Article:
Tuesday, November 21, 2017 Elyria 42°


Aspiring Vermilion vintners have no time for sour grapes


VERMILION TWP. — On a 50-acre plot of land just off state Route 60, a lot of work is taking place.

The area, once densely wooded, has been cleared of hundreds of trees. A work barn has been erected and crews are getting the land ready for Vermilion Township’s next big thing.

Richard and Sheryl Cawrse stand in the field they hope to turn into a vineyard, just south of Vermilion.

“Let me quiet all the rumors now,” Sheryl Cawrse said. “It’s not Wal-Mart.”

At this point, that is the first response Sheryl gives inquiring minds when she and her husband, Richard, are asked what’s going on the land they purchased more than a year ago.

If you spend just a little time talking to the couple, you learn the location will soon be home to Lorain County’s newest winery.

“We look around this place and know it can give Vermilion a taste of Napa Valley or Sonoma Valley at a reasonable price,” Sheryl said Thursday, while standing in the middle of a rain-soaked muddy field that will, they hope, one day be full of thick grapevines. “It’s going to be a grown-up daycamp of sorts that provides an outlet for people’s creative energy and allows them to drink fabulous wine while they’re doing it.”

For now, the yet-to-open winery is being called Paper Moon Vineyard, in honor of the old jazz standard, “It’s Only a Paper Moon.”

But, as Sheryl has learned in her quest to find the perfect name, that is subject to change. Naming a business is as hard as operating one, she said.

“As soon as one name is decided upon, you learn that it’s already been copyrighted someplace else,” Sheryl said. “But we like it for the philosophy: Life is what you make it.”

That way of thinking can easily be transformed into a more suitable motto for the Huron couple. When life gave them sour grapes, they decided to make wine.

Sheryl and Richard said they both knew sooner rather than later they wanted to start a fun family business that could take them into retirement. What they didn’t realize was that reality would come to fruition sooner than they expected.

Sheryl, who will always consider herself a music teacher, was recently thrown a curveball when she was among more than 200 teachers laid off by the Lorain City Schools. While a hard pill to swallow for many, Sheryl counts herself as one of the lucky ones because she now has the time and the resources to pursue her dreams.

Richard is the former owner of Clovervale Foods of Amherst that after an August 2006 sale became Pierre Foods.

“I saw it as a sign to move ahead now,” Sheryl said. “We already had the land. We have the business background, plus we enjoy wine and entertaining. What can be better than to turn all that into a business?”

“I guess you can say this is our 50-acre retirement hobby — a hobby that makes a profit,” Richard added.

To get a clear picture of what Sheryl is talking about, she encourages traditional wine aficionados to toss aside every stuffy thing associated with wine. There will definitely be some fabulous wines — chardonnay, zinfandel, riesling and pinot — to taste, but a trip to Paper Moon will not stop there.

Visitors will be able to mix their own wine, design the bottle’s label, listen to live music at an amphitheater and work with local artists to create their own artistic masterpieces.

“Good wine is all about atmosphere,” Sheryl said. “And this atmosphere will not just be about the flavor, bouquet, brand or vintage. It will be about the people and the things you are doing when you are consuming the wine.”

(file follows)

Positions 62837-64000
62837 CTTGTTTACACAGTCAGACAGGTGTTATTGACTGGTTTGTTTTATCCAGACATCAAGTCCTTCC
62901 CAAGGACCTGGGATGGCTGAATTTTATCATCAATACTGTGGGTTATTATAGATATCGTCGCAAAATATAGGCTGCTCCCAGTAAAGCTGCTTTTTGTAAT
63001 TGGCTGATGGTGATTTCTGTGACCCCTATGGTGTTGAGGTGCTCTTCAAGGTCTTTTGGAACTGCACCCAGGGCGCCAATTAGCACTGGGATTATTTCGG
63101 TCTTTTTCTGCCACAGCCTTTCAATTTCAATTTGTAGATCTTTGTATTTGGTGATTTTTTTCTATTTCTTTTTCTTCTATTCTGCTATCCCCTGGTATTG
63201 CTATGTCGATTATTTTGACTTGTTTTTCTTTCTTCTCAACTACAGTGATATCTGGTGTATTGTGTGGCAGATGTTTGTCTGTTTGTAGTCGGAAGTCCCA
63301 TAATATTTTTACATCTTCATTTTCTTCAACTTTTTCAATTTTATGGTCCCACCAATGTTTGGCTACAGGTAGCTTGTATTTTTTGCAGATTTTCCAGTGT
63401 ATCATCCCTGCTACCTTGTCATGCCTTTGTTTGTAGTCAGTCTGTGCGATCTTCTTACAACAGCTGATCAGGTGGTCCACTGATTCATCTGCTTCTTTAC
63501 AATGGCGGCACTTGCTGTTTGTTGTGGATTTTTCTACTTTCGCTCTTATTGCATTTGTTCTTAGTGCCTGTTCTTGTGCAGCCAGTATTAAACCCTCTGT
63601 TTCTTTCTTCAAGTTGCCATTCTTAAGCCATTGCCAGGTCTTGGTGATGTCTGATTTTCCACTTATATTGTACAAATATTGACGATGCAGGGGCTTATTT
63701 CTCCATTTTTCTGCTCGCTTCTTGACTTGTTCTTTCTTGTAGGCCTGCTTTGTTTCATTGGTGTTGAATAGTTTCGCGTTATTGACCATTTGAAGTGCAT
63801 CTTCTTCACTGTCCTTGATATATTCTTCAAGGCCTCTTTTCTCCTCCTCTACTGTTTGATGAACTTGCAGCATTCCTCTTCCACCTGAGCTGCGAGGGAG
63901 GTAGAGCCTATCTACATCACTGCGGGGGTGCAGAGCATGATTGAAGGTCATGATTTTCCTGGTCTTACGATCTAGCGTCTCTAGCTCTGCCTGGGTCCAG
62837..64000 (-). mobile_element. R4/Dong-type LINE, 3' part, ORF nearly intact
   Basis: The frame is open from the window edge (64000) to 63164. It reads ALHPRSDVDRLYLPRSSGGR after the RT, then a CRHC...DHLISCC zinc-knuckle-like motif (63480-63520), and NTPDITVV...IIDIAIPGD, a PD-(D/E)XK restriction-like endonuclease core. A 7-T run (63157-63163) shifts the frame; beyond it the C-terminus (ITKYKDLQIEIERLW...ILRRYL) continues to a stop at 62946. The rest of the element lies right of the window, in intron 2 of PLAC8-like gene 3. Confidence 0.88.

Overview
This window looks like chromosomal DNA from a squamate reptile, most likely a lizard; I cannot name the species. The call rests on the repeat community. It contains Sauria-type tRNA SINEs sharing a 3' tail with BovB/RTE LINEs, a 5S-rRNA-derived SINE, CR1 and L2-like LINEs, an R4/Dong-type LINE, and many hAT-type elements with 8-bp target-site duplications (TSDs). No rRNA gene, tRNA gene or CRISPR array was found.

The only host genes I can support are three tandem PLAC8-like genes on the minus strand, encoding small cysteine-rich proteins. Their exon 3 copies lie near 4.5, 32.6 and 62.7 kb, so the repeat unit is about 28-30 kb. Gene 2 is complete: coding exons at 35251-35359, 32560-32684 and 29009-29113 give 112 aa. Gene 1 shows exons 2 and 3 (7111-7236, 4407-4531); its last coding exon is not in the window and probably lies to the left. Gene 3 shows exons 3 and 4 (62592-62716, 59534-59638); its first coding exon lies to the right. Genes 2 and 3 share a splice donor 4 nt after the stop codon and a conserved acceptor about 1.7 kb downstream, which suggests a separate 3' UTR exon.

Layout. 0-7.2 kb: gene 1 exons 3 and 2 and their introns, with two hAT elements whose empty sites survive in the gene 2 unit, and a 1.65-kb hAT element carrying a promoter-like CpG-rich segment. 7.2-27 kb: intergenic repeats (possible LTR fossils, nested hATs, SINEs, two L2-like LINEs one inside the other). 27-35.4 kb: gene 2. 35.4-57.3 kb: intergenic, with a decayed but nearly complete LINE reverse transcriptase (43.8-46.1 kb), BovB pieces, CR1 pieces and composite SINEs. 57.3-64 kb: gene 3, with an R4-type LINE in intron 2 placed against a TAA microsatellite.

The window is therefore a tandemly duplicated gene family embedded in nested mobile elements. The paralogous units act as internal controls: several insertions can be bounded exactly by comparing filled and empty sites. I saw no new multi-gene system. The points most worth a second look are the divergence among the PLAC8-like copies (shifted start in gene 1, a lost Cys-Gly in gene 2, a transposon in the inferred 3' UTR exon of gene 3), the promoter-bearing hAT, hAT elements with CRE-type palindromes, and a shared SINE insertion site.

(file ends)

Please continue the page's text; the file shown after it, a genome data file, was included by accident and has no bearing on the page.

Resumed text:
Once opened, the Cawrses’ winery will be in good company.

Almost every region of Ohio is rich in wineries. There are 104, to be exact, including more than 60 in the northeast and northwest of the state. And, for good reason, said Donniella Winchell, executive director of the Ohio Wine Producers Association.

“We can grow grapes and produce amazing nationally recognized wines,” she said in a telephone interview Thursday, while taking a break from courting a winery group from California. “Knowing that is the bottom line for anyone wishing to open a winery.”

That, combined with a spirit of entrepreneurship and sound research at The Ohio State University’s Ohio Agriculture Research and Development Center in Wooster, is pushing Ohio’s wine production business into overdrive.

“It’s a very exciting time right now,” Winchell said. “The Ohio wine market is ripe with demand. Ninety-five percent of the wine produced in Ohio is sold in Ohio and 75 percent of Ohio wineries sell 90 percent of their products in out-the-door sales. Ohio wineries are doing a lot of good things with pinot gris, rieslings and pinot noir.”

A successful winery with a supporting vineyard can be situated on as little as 20 to 30 acres of land.

However, such a business venture is a long, labor-intensive one that is not for the faint of heart, Winchell said.

“It takes staying power and commitment to survive while your grapes are growing and before you can produce the kind of wine you want,” she said. “I tell people all the time that they have to remember in France they have been growing grapes since the time of Caesar.”

While many of Ohio wineries are not also vineyards, Winchell said those that are didn’t begin producing their own wine for many years. It takes a year or two to get the soil prepared for a vineyard, another three to five years before the vines yield good fruit and another nine months to a year before the fruit juices turn into really good wine.

Still, the extensive time commitment will not stop the Cawrses.

They already are hooked up with some great juice producers in Ohio, California and as far away as Chile. They know they want to make wine and in the meantime will bring in the juice to allow visitors to do so with ease.

Contact Lisa Roberson at 653-6268 or lroberson@chroniclet.com. 

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